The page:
The Equivalence of Medical Devices Under MDR: A Guide

23/04/2024
Demonstrating equivalence of medical devices in accordance with the requirements of the Medical Device Regulation (EU) 2017/745 (MDR) is a critical aspect that can pose significant challenges for manufacturers. Especially within the context of clinical evaluation under the MDR, it becomes apparent how crucial it is to adequately demonstrate equivalence. Notified Bodies emphasize the importance of this process, which not only contributes to ensuring conformity but also leads to time and cost savings.

But how exactly is equivalence demonstrated according to the MDR? And what hurdles and pitfalls need to be considered? The following article provides a comprehensive overview of the requirements, processes, and implications of demonstrating equivalence under the MDR.

Notified Bodies identify confusion surrounding equivalent products as a stumbling block on the path to MDR compliance, which causes many manufacturers to fail. Under the MDD, equivalence was demonstrated according to Annex A1 of MEDDEV 2.7.1 rev. 4. The MDR tightens the requirements in Annex XIV, and the Medical Device Coordination Group contributes further clarification in their guidance document MDCG 2020-5.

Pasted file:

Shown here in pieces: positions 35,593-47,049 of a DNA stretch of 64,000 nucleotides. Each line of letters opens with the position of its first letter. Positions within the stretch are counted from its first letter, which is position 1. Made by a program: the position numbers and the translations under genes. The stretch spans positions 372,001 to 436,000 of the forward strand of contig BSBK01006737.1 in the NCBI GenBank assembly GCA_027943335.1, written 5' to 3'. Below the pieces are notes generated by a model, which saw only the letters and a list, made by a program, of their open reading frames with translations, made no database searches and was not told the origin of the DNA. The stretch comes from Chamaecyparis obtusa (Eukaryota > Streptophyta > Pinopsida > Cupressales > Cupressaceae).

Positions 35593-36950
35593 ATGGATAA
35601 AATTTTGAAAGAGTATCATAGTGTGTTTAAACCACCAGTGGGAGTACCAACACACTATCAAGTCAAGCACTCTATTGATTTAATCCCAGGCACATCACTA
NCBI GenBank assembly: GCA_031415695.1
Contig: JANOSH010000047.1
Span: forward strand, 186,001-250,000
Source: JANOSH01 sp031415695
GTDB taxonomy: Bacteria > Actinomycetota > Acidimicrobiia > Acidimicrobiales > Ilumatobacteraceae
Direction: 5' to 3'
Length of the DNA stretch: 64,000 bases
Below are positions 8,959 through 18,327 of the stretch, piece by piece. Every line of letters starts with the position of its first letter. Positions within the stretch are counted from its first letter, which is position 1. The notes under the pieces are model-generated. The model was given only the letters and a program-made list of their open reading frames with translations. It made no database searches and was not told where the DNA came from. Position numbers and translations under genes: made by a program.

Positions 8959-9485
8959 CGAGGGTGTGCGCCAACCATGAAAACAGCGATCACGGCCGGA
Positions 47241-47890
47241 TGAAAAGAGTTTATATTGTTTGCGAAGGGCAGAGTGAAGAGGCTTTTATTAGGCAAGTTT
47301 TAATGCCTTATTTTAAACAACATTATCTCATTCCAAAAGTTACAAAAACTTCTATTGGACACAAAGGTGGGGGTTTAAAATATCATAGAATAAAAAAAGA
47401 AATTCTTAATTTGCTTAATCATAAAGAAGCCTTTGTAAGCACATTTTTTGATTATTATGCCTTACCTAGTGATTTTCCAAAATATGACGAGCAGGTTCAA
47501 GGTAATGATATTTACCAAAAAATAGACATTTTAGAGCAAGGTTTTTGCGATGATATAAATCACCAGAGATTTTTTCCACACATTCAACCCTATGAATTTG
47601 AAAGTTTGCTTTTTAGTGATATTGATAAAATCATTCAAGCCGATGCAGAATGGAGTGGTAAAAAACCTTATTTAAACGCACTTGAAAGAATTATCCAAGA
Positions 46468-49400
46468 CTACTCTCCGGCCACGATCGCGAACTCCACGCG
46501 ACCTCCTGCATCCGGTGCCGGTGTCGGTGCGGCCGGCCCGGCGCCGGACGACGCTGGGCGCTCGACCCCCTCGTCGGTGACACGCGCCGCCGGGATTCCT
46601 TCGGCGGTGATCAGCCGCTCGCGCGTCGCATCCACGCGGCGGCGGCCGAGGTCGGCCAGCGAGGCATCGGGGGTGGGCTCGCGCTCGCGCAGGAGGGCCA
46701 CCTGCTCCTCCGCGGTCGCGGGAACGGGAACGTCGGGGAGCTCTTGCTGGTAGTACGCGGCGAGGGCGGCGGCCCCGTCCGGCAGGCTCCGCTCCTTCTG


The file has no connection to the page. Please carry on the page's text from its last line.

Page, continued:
Why demonstrate equivalence

For many medical devices, clinical data are required to demonstrate conformity with the relevant essential safety and performance requirements as outlined in Annex I of the MDR. If the clinical evaluation lacks sufficient clinical data, these may need to be generated from the use of the medical device within its intended purpose.

Clinical trials can be time- and cost-intensive and require additional expertise that may not be available within the company, such as in design, defining endpoints, ensuring data quality, and evaluating results.

One possible solution is establishing equivalence. If this is proven, clinical data from the equivalent product may be used for the clinical evaluation according to Annex XIV, Section 3 of the MDR.

However, this demonstration is not always straightforward.

Please note: Establishing equivalence only enables the transfer of clinical data. Non-clinical data, such as biocompatibility, mechanical and functional tests, benchmark tests, and animal studies, are not included here.

How to demonstrate equivalence?